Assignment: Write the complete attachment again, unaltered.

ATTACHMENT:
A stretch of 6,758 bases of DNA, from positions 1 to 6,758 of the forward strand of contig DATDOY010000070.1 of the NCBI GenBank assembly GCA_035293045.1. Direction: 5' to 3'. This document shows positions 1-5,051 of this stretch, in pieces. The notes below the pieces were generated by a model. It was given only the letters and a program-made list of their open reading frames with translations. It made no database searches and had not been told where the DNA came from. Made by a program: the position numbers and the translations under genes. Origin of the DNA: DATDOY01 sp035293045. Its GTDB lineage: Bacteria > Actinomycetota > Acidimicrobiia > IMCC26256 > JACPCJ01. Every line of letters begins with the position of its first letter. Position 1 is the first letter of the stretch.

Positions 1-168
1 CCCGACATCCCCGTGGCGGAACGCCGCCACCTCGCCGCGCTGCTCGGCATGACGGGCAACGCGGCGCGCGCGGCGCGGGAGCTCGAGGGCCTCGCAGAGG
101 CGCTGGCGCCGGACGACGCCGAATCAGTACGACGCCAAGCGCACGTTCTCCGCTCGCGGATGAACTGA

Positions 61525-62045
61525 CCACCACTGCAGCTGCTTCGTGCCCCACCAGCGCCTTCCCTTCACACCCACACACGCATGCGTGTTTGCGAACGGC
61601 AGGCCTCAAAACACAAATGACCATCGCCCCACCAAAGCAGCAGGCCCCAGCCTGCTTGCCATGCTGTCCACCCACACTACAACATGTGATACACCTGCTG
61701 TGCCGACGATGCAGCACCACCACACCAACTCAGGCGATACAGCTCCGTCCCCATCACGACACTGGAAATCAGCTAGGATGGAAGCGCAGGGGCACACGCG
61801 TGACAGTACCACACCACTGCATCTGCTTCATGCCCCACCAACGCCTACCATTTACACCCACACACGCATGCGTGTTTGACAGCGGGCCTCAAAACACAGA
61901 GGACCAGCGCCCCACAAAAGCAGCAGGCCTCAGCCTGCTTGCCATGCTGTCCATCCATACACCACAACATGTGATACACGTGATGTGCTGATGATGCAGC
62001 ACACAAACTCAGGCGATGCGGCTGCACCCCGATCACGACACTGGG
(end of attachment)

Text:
A stretch of 6,758 bases of DNA, from positions 1 to 6,758 of the forward strand of contig DATDOY010000070.1 of the NCBI GenBank assembly GCA_035293045.1. Direction: 5' to 3'. This document shows positions 1-5,051 of this stretch, in pieces. The notes below the pieces were generated by a model. It was given only the letters and a program-made list of their open reading frames with translations. It made no database searches and had not been told where the DNA came from. Made by a program: the position numbers and the translations under genes. Origin of the DNA: DATDOY01 sp035293045. Its GTDB lineage: Bacteria > Actinomycetota > Acidimicrobiia > IMCC26256 > JACPCJ01. Every line of letters begins with the position of its first letter. Position 1 is the first letter of the stretch.

Positions 1-168
1 CCCGACATCCCCGTGGCGGAACGCCGCCACCTCGCCGCGCTGCTCGGCATGACGGGCAACGCGGCGCGCGCGGCGCGGGAGCTCGAGGGCCTCGCAGAGG
101 CGCTGGCGCCGGACGACGCCGAATCAGTACGACGCCAAGCGCACGTTCTCCGCTCGCGGATGAACTGA

Positions 61525-62045
61525 CCACCACTGCAGCTGCTTCGTGCCCCACCAGCGCCTTCCCTTCACACCCACACACGCATGCGTGTTTGCGAACGGC
61601 AGGCCTCAAAACACAAATGACCATCGCCCCACCAAAGCAGCAGGCCCCAGCCTGCTTGCCATGCTGTCCACCCACACTACAACATGTGATACACCTGCTG
61701 TGCCGACGATGCAGCACCACCACACCAACTCAGGCGATACAGCTCCGTCCCCATCACGACACTGGAAATCAGCTAGGATGGAAGCGCAGGGGCACACGCG
61801 TGACAGTACCACACCACTGCATCTGCTTCATGCCCCACCAACGCCTACCATTTACACCCACACACGCATGCGTGTTTGACAGCGGGCCTCAAAACACAGA
61901 GGACCAGCGCCCCACAAAAGCAGCAGGCCTCAGCCTGCTTGCCATGCTGTCCATCCATACACCACAACATGTGATACACGTGATGTGCTGATGATGCAGC
62001 ACACAAACTCAGGCGATGCGGCTGCACCCCGATCACGACACTGGG